TOPICS: Offshore wind turbines, Wind, Waves, Flow (Dynamics), Fans, Wind tunnels, Testing, Turbines, Turbulence, Shear (Mechanics), Engineering prototypes, Design
research-article  
Kanhua Su, Jianming Yang and Stephen D. Butt
J. Offshore Mech. Arct. Eng   doi: 10.1115/1.4037830
Deepwater environments raise higher demand on the bearing capacity of the drilling conductor below the mud line. To deal with this problem, a conductor bearing capacity enhancement device was designed. The setting capability of this device and its axial bearing capacity were analyzed with soil mechanics and pile theory. Furthermore, a calculation model is developed, and a numerical method is used to solve for the lateral capacity, coupled with drilling platform, riser, conductor, seabed soft soil and the device. The result shows that proper setting depth of the device is primarily determined by the property of the soil, rather than the conductor jetting operation. Additionally, appropriate determination of the diameter and wall thickness of this device can greatly improve the lateral bearing capacity of the conductor.
TOPICS: Underwater drilling, Load bearing capacity, Soil, Drilling, Wall thickness, Seabed, Numerical analysis, Pipeline risers, Soil mechanics, Risers (Casting)
research-article  
Qiuhao Hu and Ye Li
J. Offshore Mech. Arct. Eng   doi: 10.1115/1.4037696
This paper presents our recent numerical simulations of a high solidity Wells turbine under both steady and unsteady conditions by solving Reynolds-averaged Navier-Stokes (RANS) equations. For steady conditions, the equations are solved in a reference frame with the same angular velocity of the turbine. Good agreement between numerical simulation result and experimental data has been obtained in operational region and incipient stall conditions. The exact value of stall point has been accurately predicted. Through analyzing the detailed fluid fields, we find that the stall occurs near the tip of blade while the boundary layer keeps attached near the hub, due to the effect of radial flow. For unsteady conditions, two types of control methods are studied, constant angular velocity or constant damping moment. For the constant angular velocity, the behaviors of the turbine under both high and low sea wave frequency are calculated to compare with those obtained by quasi-steady method. The hysteresis characteristic can be observed and deeply affects the behaviors of the Wells turbine with high wave frequency. For the constant damping moment, the turbine angular velocity is time-dependent. Under sinusoidal flow, the incident flow velocity in the operational region can be improved to avoid the stall.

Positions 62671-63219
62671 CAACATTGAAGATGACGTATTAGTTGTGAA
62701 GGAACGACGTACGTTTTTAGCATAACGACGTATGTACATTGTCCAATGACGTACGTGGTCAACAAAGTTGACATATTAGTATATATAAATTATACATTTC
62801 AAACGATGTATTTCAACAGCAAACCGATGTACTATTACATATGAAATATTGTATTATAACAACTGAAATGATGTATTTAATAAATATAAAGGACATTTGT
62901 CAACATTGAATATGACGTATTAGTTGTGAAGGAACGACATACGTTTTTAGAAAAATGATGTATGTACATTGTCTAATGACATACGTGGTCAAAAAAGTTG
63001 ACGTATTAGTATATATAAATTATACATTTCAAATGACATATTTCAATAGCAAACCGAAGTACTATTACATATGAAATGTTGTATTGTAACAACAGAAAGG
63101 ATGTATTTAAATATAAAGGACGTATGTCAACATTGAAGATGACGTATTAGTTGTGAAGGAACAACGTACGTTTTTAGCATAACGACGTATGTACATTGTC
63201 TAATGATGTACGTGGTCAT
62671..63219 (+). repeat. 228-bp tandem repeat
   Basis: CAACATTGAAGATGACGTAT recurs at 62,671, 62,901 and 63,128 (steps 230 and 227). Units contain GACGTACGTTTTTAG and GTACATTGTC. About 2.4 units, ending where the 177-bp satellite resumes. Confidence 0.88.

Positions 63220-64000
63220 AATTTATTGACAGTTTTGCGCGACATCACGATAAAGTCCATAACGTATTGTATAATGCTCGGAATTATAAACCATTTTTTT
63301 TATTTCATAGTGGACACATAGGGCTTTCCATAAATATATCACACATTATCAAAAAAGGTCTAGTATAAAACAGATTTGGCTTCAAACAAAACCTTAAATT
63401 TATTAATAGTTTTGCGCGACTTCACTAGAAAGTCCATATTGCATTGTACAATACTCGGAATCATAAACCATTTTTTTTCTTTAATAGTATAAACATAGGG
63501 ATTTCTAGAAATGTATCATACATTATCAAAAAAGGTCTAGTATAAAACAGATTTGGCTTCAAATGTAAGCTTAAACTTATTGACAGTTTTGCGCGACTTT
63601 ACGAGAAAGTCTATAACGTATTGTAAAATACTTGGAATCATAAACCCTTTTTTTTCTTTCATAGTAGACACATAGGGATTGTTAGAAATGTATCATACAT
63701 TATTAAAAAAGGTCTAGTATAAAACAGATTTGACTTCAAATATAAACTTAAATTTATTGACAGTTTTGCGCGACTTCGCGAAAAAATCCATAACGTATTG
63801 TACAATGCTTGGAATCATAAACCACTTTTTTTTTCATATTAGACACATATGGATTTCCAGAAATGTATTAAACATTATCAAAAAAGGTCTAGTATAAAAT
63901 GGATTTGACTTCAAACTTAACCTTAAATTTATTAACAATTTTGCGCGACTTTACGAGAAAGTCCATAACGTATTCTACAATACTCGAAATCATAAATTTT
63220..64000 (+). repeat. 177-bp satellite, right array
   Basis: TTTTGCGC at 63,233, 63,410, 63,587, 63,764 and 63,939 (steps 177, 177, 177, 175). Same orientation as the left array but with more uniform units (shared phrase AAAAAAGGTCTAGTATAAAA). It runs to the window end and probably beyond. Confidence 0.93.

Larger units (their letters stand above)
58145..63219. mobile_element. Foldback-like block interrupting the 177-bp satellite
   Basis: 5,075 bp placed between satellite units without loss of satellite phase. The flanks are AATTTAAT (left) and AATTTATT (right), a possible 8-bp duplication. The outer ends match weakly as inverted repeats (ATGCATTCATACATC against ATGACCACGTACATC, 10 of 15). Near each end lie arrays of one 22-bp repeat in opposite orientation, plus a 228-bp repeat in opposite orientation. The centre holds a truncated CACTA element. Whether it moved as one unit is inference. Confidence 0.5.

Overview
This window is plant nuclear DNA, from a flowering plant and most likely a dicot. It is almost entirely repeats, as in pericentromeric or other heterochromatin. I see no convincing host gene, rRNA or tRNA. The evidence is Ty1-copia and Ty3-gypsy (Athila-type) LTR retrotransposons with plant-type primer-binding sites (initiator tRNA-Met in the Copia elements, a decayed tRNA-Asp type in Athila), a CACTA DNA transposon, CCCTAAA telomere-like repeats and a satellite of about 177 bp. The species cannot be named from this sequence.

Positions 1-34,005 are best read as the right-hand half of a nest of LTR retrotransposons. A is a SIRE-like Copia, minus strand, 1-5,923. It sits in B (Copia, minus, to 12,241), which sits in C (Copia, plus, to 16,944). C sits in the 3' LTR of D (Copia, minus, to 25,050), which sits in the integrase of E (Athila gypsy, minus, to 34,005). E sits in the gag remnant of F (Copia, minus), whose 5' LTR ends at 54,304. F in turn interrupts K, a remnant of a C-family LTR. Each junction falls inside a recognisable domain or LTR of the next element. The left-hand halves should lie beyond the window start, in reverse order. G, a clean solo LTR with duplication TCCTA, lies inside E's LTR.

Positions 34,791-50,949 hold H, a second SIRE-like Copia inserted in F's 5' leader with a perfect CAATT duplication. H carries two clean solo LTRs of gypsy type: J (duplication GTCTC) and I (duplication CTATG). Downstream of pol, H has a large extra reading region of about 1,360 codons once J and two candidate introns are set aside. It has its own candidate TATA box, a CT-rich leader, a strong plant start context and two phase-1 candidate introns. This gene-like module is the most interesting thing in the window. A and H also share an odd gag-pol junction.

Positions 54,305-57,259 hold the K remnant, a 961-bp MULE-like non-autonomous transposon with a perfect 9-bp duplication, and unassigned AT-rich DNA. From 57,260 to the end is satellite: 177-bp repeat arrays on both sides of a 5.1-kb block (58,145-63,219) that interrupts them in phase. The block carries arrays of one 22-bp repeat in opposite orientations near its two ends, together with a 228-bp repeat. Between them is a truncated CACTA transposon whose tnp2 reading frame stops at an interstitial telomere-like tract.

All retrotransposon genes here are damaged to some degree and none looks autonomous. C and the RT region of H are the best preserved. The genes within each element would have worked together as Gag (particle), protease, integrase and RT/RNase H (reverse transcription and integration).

TOPICS: Wells, Engineering simulation, Turbines, Simulation, Reynolds-averaged Navier–Stokes equations, Unsteady flow, Damping, Computer simulation, Flow (Dynamics), Wave frequency, Fluids, Blades, Ocean waves, Radial flow, Boundary layers
research-article  
Luca Bonfiglio and Stefano Brizzolara
J. Offshore Mech. Arct. Eng   doi: 10.1115/1.4037487
Near field flow characteristics around catamarans close to resonant conditions involve violent viscous flow such as energetic vortex shedding and steep wave making. This paper presents a systematic and comprehensive numerical investigation of these phenomena at various oscillating frequencies and separation distances of twin sections. The numerical model is based on the solution of Navier-Stokes equations assuming laminar-flow conditions with a volume of fluid approach which has proven to be particularly effective in predicting strongly non-linear radiated waves which directly affect the magnitude of the hydrodynamic forces around resonant frequencies. Considered non-linear effects include wave breaking, vortex shedding and wave-body wave-wave interactions. The method is first validated using available experiments on twin circular sections: the agreement in a very wide frequency range is improved over traditional linear potential flow based solutions. Particular attention is given to the prediction of added mass and damping coefficients at resonant conditions where linear potential flow methods fail, if empirical viscous corrections are not included. The results of the systematic investigation show for the first time how the so-called piston-mode motion characteristics are nonlinearly dependent on the gap width and motion amplitude. At low oscillation amplitudes flow velocity reduces and so does the energy lost for viscous effects. On the other hand for higher oscillation amplitude the internal free surface breaks dissipating energy hence reducing the piston mode amplitude. These effects can not be numerically demonstrated without a computational technique able to capture free surface non linearity and viscous effects.
TOPICS: Resonance, Flow (Dynamics), Numerical analysis, Pistons, Waves, Vortex shedding, Oscillations, Viscous flow, Fluid-dynamic forces, Navier-Stokes equations, Damping, Separation (Technology), Fluids, Computer simulation, Laminar flow, Oscillating frequencies

Sorry! You do not have access to this content. For assistance or to subscribe, please contact us:

  • TELEPHONE: 1-800-843-2763 (Toll-free in the USA)
  • EMAIL: asmedigitalcollection@asme.org
Sign In